Magician’s tricks to make better placebos to test dry needling in clinical trials
Placebos are fake treatments that are crucial in clinical trials to test whether a treatment actually works or if benefits are simply due to receiving seemingly credible treatment from a trusted clinician. But placebos only work if the patient and clinician don’t know it’s a fake.
Until now, the clinician, the patient, or both knew whether the needle was real or fake.
Researchers at the University of South Australia have therefore developed a placebo to test the effectiveness of dry needling.
Using magic tricks, postdoctoral fellow Felicity Braithwaite has invented a world-first placebo that gives the illusion of inserting a real needle into the skin for both clinician and be patient.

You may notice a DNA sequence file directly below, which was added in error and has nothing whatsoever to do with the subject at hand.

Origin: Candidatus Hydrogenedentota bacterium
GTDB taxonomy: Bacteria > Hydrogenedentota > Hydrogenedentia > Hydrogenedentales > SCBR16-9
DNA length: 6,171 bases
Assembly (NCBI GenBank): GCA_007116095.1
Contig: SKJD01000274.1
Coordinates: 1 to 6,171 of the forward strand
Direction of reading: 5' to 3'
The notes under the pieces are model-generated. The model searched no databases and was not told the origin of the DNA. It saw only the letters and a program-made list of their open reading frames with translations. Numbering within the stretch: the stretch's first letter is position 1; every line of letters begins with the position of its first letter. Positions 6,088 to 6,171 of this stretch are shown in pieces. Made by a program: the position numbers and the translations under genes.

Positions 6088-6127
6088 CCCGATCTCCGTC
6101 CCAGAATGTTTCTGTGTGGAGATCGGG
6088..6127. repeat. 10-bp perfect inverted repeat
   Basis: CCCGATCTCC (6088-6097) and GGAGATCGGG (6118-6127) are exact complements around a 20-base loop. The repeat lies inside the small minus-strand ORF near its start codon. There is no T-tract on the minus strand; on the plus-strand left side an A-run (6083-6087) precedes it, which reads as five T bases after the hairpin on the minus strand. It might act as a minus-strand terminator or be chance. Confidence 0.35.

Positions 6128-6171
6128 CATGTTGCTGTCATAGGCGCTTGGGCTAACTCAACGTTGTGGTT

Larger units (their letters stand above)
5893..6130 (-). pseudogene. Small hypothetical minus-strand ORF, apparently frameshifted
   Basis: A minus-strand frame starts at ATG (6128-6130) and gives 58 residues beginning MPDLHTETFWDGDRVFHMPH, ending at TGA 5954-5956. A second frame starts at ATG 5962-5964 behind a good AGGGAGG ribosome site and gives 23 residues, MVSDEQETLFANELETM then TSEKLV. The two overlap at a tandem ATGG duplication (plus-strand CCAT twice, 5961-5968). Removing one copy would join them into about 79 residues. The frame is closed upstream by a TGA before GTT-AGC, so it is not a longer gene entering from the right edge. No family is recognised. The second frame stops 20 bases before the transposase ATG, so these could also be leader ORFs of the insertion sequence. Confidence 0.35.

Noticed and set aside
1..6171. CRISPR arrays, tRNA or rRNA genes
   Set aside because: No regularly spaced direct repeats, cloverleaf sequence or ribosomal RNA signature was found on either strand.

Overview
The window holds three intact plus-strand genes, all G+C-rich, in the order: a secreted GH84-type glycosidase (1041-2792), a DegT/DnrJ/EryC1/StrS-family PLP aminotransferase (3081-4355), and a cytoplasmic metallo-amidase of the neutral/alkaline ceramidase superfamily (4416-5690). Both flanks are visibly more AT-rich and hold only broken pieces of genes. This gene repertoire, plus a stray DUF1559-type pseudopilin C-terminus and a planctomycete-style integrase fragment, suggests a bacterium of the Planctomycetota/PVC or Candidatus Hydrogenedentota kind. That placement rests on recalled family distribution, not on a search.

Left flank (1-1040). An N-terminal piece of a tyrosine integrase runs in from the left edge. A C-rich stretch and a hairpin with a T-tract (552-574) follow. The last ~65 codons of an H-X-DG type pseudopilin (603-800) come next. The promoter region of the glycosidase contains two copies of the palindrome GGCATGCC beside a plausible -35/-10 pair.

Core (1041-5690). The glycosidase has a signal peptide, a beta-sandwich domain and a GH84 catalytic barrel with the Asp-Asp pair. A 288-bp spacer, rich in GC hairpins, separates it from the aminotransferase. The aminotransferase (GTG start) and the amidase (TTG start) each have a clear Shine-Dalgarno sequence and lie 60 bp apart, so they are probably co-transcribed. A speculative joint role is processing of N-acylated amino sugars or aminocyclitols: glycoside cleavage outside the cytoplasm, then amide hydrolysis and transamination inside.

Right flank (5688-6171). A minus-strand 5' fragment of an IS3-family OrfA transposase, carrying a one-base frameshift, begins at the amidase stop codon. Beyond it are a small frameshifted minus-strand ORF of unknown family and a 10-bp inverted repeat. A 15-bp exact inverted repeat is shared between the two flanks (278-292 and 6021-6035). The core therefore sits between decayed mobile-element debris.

The needle actually disappears into a false base, never reaching the skin.
“My placebo uses many magical techniques,” Felicity explains.
“The false base is made of rigid foam, which gives clinicians the impression of having pierced the patient’s skin.
“For patients, I use the wrong direction – clinicians asked questions when needles were ‘inserted’ to distract patients, and I manipulate patients’ expectations of what the ‘dry needle should’ look like, suggesting that it’s normal to feel nothing at all because the needles are so thin.”
“That means they had no idea,” Felicity says. “My placebo was the first to successfully fool patients and clinicians and so we can better assess whether dry needling is actually effective in managing pain.”
Felicity says magicians could teach researchers a lot about improving the illusion of treatments when people are given placebos in other applications.
“These deceptive new techniques could be used to create better placebos for other complex treatments, a vital step towards improving the quality of healthcare,” she says.
Provided by Freshscience
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